90. pmc Prediction and characterization of noncoding RNAs in C. elegans by integrating conservation, secondary structure, and high-throughput sequencing and array data
    Zhi John Lu
    Program in Computational Biology and Bioinformatics, Yale University, New Haven, Connecticut 06520, USA
    Genome Res 21:276-85. 2011
    ..Overall, our study identifies many new potential ncRNAs in C. elegans and provides a method that can be adapted to other organisms...
  91. pmc MOTIPS: automated motif analysis for predicting targets of modular protein domains
    Hugo Y K Lam
    Program in Computational Biology and Bioinformatics, Yale University, New Haven, CT 06520, USA
    BMC Bioinformatics 11:243. 2010
    ..However, predicting domain targets by motif sequence alone without considering other genomic and structural information has been shown to be lacking in accuracy...
  92. ncbi request reprint An integrated approach for finding overlooked genes in yeast
    Anuj Kumar
    Department of Molecular, Cellular, and Developmental Biology, Yale University, P O Box 208103, New Haven, CT 06520 8103, USA
    Nat Biotechnol 20:58-63. 2002
    ..In total, the genes discovered using this approach constitute 2% of the yeast genome and represent a wealth of overlooked biology...
  93. ncbi request reprint Relating three-dimensional structures to protein networks provides evolutionary insights
    Philip M Kim
    Department of Molecular Biophysics and Biochemistry, Yale University, New Haven, CT 06520, USA
    Science 314:1938-41. 2006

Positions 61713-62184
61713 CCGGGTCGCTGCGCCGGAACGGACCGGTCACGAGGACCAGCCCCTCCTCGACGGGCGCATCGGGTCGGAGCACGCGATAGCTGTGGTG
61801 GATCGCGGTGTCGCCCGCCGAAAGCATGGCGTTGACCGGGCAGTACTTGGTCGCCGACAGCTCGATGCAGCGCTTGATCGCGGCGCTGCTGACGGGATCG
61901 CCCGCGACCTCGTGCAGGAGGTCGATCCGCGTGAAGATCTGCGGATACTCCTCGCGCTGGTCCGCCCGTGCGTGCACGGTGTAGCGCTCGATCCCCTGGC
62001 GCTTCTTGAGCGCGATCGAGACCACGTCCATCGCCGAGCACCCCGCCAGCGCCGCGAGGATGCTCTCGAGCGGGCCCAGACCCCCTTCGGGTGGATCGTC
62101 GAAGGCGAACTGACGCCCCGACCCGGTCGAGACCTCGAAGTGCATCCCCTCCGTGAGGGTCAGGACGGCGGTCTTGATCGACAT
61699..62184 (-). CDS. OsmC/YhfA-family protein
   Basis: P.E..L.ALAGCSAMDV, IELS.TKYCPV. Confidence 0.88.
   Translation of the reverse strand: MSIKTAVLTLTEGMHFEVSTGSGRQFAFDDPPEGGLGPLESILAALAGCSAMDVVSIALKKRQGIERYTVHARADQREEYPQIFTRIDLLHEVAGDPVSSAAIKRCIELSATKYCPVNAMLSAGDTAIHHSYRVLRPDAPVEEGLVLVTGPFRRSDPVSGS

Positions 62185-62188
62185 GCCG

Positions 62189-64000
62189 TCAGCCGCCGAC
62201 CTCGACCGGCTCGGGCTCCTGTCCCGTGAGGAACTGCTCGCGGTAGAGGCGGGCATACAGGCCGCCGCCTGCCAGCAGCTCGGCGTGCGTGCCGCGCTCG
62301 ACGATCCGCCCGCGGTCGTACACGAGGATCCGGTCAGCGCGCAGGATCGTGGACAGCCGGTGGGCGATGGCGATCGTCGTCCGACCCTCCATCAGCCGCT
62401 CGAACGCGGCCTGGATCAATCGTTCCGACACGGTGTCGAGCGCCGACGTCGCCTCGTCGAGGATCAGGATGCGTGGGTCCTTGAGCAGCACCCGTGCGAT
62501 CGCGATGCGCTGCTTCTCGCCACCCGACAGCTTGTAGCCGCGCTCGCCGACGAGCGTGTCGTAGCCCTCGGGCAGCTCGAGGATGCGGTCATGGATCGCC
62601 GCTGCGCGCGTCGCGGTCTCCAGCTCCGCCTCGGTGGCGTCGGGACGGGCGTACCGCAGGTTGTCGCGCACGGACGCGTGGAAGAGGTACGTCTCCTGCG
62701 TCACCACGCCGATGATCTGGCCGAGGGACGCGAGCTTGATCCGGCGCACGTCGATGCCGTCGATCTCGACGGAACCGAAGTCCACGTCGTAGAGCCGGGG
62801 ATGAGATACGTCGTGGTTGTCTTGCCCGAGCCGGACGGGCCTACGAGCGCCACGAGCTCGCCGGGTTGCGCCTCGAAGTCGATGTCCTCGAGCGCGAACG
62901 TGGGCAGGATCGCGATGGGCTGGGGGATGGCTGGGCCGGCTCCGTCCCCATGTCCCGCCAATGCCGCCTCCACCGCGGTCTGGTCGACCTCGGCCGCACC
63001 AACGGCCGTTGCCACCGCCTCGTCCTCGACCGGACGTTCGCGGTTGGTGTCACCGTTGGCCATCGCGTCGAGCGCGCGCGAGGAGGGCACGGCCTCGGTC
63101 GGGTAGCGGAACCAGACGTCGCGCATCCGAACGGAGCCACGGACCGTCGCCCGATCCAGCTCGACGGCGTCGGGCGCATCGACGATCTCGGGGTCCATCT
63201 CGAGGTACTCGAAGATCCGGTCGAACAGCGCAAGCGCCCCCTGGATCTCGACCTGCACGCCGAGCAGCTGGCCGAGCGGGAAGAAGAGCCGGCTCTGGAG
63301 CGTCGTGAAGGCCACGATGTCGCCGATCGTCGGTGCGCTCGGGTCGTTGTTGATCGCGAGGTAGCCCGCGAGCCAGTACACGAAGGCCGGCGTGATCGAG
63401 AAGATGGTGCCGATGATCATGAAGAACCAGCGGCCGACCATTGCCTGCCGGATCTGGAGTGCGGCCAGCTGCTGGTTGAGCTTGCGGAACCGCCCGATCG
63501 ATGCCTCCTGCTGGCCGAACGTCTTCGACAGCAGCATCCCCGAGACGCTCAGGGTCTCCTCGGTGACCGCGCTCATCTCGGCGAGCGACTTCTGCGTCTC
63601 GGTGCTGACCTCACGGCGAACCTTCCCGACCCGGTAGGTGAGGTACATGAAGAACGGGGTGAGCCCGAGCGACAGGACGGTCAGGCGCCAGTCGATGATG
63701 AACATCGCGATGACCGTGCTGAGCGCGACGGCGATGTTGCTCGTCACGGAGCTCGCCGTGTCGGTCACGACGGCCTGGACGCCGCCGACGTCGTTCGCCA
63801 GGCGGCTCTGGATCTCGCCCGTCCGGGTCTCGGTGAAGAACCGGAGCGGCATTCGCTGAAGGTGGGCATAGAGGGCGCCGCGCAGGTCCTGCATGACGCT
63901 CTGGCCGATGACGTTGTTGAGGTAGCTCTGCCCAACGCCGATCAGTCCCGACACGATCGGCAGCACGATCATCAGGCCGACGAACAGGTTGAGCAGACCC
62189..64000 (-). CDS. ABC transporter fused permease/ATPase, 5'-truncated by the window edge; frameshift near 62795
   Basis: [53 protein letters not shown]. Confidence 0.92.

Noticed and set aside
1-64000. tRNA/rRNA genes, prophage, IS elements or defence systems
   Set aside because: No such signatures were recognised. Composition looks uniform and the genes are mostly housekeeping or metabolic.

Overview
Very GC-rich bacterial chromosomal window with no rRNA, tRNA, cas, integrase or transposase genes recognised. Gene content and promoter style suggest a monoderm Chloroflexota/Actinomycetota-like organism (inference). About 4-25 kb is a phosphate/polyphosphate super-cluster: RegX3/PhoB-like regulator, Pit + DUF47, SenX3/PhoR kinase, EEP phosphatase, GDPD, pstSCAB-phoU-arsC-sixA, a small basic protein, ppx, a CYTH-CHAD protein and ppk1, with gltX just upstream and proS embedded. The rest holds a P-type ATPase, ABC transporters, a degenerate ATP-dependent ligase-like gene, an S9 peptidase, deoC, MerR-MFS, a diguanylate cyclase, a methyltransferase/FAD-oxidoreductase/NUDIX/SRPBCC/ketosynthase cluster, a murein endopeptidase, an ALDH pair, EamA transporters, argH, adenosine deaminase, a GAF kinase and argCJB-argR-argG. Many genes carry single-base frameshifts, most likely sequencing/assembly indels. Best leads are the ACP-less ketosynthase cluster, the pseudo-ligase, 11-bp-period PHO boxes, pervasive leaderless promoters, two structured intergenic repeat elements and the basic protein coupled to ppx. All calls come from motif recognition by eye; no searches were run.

....
  94. pmc Analysis of membrane proteins in metagenomics: networks of correlated environmental features and protein families
    Prianka V Patel
    Department of Molecular Biophysics, Yale University, New Haven, Connecticut 06520, USA
    Genome Res 20:960-71. 2010
    ....
  95. pmc StoneHinge: hinge prediction by network analysis of individual protein structures
    Kevin S Keating
    Interdepartmental Program in Computational Biology and Bioinformatics, Yale University, New Haven, Connecticut, USA
    Protein Sci 18:359-71. 2009
    ..By comparison, a popular hinge detection method that requires knowledge of both the open and closed conformations finds 10 of the 13 known hinges, while predicting four additional, false hinges...
  96. pmc Paired-end mapping reveals extensive structural variation in the human genome
    Jan O Korbel
    Molecular Biophysics and Biochemistry Department, Yale University, New Haven, CT 06520, USA
    Science 318:420-6. 2007
    ..The breakpoint junction sequences of more than 200 SVs were determined with a novel pooling strategy and computational analysis. Our analysis provided insights into the mechanisms of SV formation in humans...
  97. pmc Comprehensive analysis of amino acid and nucleotide composition in eukaryotic genomes, comparing genes and pseudogenes
    Nathaniel Echols
    Department of Molecular Biophysics and Biochemistry, Yale University, 266 Whitney Avenue, Box 208114, New Haven, CT 06520 8114, USA
    Nucleic Acids Res 30:2515-23. 2002
    ..Our compositional analyses with the interactive viewer are available over the web at http://genecensus.org/pseudogene...
  98. pmc Nucleotide-resolution analysis of structural variants using BreakSeq and a breakpoint library
    Hugo Y K Lam
    Program in Computational Biology and Bioinformatics, Yale University, New Haven, Connecticut, USA
    Nat Biotechnol 28:47-55. 2010
    ..As new data become available, we expect our BreakSeq approach will become more sensitive and facilitate rapid SV genotyping of personal genomes...
  99. pmc Analysis of genomic variation in non-coding elements using population-scale sequencing data from the 1000 Genomes Project
    Xinmeng Jasmine Mu
    Program in Computational Biology and Bioinformatics, Department of Molecular Biophysics and Biochemistry, W M Keck Foundation Biotechnology Resource Laboratory, Yale University, New Haven, CT 06520, USA
    Nucleic Acids Res 39:7058-76. 2011
    ....